On Wednesdays and Saturdays, the Tudors ate fish because the government told them to eat fish. And not just any fish: it had to be sea-fish. (For those of you not too keen on English geography, Wilmcote and Stratford are as far from the sea as one can get in the UK.) As such, the sea-fish that they were eating was heavily salted or pickled, and we have written evidence that they knew it as “stinking stock fish”. While the fish was vile, the reasons behind it were very clever. Under Henry VIII, England had the world’s best navy; he also nearly bankrupt the country paying for it. So when Elizabeth took the throne she cut back the navy and made her subjects eat sea fish. If the populace was buying sea fish then fishermen had a job and were out fishing. These were men who knew the waters, knew how to sail, had their own boats, and were in effect a “home guard”. If the Spanish were ever silly enough to invade England, these fishermen and their boats could be conscripted into the navy to help protect the nation. And instead of being heavily taxed – never a popular decision – the English just had to eat sea fish.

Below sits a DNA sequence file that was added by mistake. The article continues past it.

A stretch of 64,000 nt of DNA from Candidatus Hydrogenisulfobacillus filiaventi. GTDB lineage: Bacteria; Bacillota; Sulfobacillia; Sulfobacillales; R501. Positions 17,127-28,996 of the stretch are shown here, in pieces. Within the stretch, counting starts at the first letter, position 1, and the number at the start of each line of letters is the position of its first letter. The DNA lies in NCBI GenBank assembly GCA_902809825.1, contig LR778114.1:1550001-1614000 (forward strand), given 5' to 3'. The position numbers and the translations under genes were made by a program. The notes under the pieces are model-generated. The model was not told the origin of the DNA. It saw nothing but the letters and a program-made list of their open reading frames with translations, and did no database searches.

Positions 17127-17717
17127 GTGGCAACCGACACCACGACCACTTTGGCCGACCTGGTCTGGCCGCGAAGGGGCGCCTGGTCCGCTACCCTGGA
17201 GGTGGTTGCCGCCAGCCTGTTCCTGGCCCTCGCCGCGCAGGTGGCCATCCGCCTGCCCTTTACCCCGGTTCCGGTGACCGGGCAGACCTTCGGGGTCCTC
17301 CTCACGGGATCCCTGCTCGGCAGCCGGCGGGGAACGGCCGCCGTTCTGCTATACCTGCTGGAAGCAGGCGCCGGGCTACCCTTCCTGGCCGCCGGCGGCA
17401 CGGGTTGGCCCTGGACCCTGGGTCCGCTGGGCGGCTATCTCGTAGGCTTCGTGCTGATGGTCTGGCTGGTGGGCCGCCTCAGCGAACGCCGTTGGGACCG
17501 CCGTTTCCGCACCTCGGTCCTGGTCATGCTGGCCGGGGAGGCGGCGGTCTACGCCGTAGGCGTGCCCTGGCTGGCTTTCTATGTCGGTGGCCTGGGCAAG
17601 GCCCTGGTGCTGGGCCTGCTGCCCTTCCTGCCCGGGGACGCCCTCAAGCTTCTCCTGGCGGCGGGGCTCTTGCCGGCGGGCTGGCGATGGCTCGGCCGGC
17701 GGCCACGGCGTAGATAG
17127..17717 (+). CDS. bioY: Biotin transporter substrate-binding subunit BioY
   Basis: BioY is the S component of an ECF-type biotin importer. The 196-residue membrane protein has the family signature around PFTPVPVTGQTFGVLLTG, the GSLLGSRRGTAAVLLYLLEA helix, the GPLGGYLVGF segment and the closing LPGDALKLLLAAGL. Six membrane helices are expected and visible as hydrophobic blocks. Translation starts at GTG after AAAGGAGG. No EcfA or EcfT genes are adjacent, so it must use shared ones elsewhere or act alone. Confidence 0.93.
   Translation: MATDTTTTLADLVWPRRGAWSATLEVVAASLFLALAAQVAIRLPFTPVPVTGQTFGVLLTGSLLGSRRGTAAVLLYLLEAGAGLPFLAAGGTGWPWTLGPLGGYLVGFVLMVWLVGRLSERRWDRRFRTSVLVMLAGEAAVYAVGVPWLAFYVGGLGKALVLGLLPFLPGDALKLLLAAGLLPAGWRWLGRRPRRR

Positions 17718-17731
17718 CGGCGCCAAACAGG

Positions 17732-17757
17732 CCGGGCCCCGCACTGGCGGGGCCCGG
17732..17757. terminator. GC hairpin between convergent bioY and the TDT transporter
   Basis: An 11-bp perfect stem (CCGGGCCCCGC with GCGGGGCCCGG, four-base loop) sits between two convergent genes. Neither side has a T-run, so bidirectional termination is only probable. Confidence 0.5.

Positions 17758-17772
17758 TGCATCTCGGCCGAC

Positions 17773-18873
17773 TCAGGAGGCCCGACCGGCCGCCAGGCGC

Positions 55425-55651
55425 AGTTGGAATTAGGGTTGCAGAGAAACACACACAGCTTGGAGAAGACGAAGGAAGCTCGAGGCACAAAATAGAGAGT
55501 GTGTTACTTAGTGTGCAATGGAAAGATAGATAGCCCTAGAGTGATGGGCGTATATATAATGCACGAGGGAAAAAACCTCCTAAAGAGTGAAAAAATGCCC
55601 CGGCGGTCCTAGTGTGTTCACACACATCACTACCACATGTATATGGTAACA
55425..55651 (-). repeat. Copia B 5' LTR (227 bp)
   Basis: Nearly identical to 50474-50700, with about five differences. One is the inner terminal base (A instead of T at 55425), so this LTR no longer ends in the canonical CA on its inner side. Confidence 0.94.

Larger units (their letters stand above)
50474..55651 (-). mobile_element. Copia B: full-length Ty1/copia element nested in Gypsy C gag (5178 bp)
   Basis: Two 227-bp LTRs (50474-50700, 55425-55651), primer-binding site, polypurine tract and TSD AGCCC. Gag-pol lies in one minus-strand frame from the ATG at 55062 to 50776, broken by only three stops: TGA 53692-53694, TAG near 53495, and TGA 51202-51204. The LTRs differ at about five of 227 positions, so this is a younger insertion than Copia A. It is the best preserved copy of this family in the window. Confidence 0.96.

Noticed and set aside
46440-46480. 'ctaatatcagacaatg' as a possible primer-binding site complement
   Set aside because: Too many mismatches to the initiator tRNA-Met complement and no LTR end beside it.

In a household like Master Palmer’s, a yeoman farmhouse – he owned the land he farmed – Marion would expect meat 2-3 times a week. Thursdays and Sundays were typically roast meat days, with Monday as a ‘leftovers’ day. This makes sense, as on Wednesdays and Saturdays there was a large market in Stratford where you could buy fresh meat for the following day. Even today, the English love their Sunday roast; a hallmark from Tudor times. Tuesday was a simple, fasting day, were you might have a more vegetarian-like meal, such as frumenty (a pearl barley risotto), a quelquechose (omelette), or cheese and onion chewits (pasties deep fried in lard.) Mmmmmm.